Armor clattered and a stream of curses erupted from within the tent behind her. The clerk stepped backward as her father strode forth. His young squire, Malgen, stumbled out behind him.

Her father grabbed her hand and pulled her to his side. “What does Robert Breton want?” He glared at the perspiring clerk. “Lady Eldswythe is not some strumpet to be summoned to his tent for his amusement.”

Malgen, sweet-faced and easily embarrassed, stepped beside his lord in a show of support, but a faint wash of color rose to his pale cheeks.

The clerk’s jaw muscles began to twitch. “Someone has poisoned Sir Robert’s horses, my lord. He knows of the lady’s equine expertise and has need of her assistance.” He lifted his chin. “And, my lord, Prince Edward has named Sir Robert as commander of the mounted guard. An honor for a knight not yet twenty-five years old. A man so favored by the future king can surely be trusted with your daughter.”

Eldswythe bit her lower lip, struggling to contain her excitement. It would be an honor to examine horses as fine as those belonging to Sir Robert, even if he was a Breton and the scandalous younger son of her father’s greatest enemy, the Earl of Hillsborough.

Eager for the chance to prove herself, she pried her father’s hand from hers. “I wish to go, Father. Perhaps I can be of some assistance.” She gestured to the surf, where men readied rowboats that would ferry them to waiting ships. “I’ll be back before you finish loading.”

She forced a smile, knowing her father disapproved. He’d been tolerant of her gift so far and she sensed he watched her with the scrutiny of a father who was proud, but wary of her skill.

Yet she could not deny her calling. She had a gift for rooting out the cause of equine maladies. Only a month ago, she had had cured Sir Hallard’s stallion of chronic pizzle rot after many men had tried and failed. The grateful knight had gifted her with a fine lady’s saddle cut from the finest leather.

Pride emboldened her. “Please, Father, I want to–––”

The earl held his hand up. “Hear me out on this, Eldswythe. I know you well enough. You are headstrong, though well-meaning. You’d go marching to Sir Robert’s camp, to do what you felt you must, heedless of my warnings or of the consequences of your actions. But no daughter of mine will give audience to a Breton–––thieves, blackguards, scoundrels, every one of them. Robert Breton is the worst. He’s filed a petition with the king, claiming Crenalden land east of the River Greve. Your dowered land. And he’s the swine who ruined Margaret of Suttony.”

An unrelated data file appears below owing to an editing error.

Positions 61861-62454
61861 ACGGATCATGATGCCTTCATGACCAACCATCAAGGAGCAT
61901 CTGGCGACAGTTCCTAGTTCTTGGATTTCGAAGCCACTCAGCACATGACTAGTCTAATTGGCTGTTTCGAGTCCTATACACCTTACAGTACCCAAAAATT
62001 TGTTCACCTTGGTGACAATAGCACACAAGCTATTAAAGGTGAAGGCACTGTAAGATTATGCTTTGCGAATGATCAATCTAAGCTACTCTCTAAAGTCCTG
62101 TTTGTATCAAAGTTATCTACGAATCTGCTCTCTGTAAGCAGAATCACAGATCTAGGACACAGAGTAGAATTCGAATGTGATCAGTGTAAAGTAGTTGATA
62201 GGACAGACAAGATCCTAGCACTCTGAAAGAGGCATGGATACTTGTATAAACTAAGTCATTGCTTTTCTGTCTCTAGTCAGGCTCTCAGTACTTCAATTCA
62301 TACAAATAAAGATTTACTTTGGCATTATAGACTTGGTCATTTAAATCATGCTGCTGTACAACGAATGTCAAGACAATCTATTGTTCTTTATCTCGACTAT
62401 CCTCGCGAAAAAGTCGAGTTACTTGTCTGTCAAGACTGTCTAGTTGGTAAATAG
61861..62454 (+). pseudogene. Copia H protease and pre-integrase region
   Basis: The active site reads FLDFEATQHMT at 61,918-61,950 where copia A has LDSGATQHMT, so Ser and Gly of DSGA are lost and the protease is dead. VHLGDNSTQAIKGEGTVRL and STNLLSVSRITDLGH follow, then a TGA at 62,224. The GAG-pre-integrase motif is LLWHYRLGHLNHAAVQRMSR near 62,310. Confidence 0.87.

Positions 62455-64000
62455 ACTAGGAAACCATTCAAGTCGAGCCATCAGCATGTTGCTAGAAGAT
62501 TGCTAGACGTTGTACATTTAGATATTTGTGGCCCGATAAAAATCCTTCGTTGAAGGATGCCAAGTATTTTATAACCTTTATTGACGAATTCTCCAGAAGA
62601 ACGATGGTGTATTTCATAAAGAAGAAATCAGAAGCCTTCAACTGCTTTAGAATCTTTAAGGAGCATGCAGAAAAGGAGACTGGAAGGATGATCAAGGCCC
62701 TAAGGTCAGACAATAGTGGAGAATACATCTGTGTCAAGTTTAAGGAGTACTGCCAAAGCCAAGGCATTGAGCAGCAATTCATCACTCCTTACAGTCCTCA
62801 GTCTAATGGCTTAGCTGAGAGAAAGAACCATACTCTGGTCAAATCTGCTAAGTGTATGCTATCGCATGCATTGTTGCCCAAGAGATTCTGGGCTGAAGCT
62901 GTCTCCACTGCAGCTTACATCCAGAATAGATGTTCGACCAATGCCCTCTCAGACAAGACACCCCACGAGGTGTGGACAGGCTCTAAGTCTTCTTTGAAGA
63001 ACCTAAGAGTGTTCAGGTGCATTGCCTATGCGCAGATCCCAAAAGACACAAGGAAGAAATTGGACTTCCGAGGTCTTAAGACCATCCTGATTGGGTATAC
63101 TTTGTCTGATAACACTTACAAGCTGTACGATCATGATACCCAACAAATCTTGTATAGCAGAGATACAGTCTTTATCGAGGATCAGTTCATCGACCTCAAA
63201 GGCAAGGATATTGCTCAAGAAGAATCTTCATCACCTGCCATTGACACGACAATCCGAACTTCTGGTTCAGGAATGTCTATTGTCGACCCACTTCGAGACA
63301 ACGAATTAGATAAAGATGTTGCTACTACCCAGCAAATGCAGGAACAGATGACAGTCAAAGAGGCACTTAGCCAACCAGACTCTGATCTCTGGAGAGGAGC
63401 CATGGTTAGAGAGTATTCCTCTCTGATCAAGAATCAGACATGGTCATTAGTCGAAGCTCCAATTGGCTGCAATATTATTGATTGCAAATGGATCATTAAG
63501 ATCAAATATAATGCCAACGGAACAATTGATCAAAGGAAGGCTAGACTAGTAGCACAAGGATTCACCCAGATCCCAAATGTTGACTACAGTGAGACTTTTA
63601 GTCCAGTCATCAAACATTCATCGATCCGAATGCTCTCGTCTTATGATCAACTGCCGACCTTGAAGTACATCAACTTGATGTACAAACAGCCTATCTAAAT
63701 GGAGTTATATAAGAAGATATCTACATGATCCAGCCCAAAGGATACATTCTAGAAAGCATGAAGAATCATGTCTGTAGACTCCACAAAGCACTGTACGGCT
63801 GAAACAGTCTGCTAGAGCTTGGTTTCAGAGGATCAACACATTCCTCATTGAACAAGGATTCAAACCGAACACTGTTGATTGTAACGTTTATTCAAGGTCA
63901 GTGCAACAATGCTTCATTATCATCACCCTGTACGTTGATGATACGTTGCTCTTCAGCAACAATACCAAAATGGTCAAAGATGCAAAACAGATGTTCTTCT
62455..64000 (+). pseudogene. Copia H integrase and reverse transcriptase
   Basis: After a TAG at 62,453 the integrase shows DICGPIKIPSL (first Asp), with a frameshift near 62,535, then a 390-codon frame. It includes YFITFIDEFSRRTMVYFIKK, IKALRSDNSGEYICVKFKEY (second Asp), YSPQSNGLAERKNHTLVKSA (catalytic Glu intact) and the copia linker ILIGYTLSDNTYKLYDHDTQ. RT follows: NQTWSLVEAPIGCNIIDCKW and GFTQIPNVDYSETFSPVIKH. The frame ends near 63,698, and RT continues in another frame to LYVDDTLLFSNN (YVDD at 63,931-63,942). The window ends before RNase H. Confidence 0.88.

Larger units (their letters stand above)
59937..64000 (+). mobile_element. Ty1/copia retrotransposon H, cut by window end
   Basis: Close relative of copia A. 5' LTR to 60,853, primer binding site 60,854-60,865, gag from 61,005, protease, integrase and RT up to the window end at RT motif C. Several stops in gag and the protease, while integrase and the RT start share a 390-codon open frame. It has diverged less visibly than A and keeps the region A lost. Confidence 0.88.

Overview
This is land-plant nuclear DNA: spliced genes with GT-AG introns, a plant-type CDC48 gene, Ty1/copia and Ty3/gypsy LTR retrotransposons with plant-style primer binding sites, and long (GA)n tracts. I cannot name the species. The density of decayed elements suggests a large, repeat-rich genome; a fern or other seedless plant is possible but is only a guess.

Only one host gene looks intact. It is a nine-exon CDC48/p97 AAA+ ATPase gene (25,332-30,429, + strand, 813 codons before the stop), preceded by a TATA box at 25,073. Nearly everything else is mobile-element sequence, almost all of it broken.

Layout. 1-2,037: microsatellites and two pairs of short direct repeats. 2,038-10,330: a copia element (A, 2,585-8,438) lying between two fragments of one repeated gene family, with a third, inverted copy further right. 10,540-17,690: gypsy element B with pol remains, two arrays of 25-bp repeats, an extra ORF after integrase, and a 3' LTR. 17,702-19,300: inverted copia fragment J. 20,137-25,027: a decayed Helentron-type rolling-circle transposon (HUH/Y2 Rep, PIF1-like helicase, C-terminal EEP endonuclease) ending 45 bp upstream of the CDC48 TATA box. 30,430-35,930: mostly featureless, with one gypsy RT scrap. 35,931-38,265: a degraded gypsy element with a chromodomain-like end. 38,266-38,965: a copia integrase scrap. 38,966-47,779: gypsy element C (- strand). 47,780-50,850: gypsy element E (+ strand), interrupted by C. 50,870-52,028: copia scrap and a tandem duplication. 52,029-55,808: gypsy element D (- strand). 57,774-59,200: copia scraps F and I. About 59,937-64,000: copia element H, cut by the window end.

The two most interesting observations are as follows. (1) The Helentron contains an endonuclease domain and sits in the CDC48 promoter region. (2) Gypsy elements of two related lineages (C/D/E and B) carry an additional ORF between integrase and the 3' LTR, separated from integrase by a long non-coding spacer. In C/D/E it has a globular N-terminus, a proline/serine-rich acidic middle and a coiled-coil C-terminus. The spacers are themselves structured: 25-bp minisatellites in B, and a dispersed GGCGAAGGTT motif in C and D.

The clerk’s voice rose above the wind. “My lord, Sir Robert did not–––”

“You dare refute me?” The earl bellowed. “Robert Breton does not abide by the code of chivalry expected of a knight. Lady Eldswythe is just a year from the convent, and soon to marry. I’ve not kept her so protected to have her ruined on the whim of the Breton horseman. She is here today to see me off, to say goodbye. I’ve brought her here for no other purpose.”

The clerk squared his shoulders. “Good sir, it is Prince Edward’s strong desire that your daughter assist Sir Robert with his horses. He asks that you remain behind, since your presence in Sir Robert’s camp might incite a riot. I’ve brought the royal guard to escort us. Your daughter may bring her maid. They will be safe.” His voice stern and strident, his manner unflinching, he tipped his head toward the soldiers who stood discreetly in the distance.

Eldswythe held her tongue, certain the king would not give away her land. That would alienate her father, his rich and staunch supporter. And her father, as much as he hated the House of Breton, would not go against a royal command. Best she did not tell him her maid, Bertrada, lay prostrate in the sick tent, suffering with the others who could not take the heat.

His face creased with frustration, her father let out a long breath as he rubbed his forehead. He glowered at the clerk. “Because our prince desires it, and for the sake of the Holy Cause, I will let her go–––with her maid.” He jabbed a thick finger at the sweating clerk’s chest. “Tell Robert Breton if she comes to any harm, he will pay the price.”

The clerk grimaced, then nodded once, but his head barely moved.

Eldswythe tossed her leather satchel over her shoulder. “I’ll be careful, Father. I’ve long learned to be wary of a stallion in a box.”

She pecked a kiss on her father’s cheek, feeling wise and independent. Then she looked away, lest something in her face reveal it was not just Sir Robert Breton’s horses that flamed her interest. The man intrigued her, too. All of England knew of his extraordinary gift for training horses.

The truth be known, she craved a glimpse of this so-called master horseman. He was a man, she’d heard, who could tame a vicious destrier with his gentle touch and soothe its troubled spirit with his voice. And he could ride a horse as if he had some special insight into the equine mind. Perhaps he, too, was blessed with a powerful connection to the greatest beasts that ever roamed the earth.

This man she had to meet. But she would be cautious. ’Twas rumored Sir Robert Breton was a knight who held his horses dearer than he did a lady’s heart. His charm, ’twas said, was especially appealing to women who thought themselves immune.

But I am not just any woman, and after a few short hours it is doubtful that I will ever lay eyes upon him again.

She gathered up her trailing skirts and hurried toward the clerk. “I am ready. We can fetch my maid along the way.”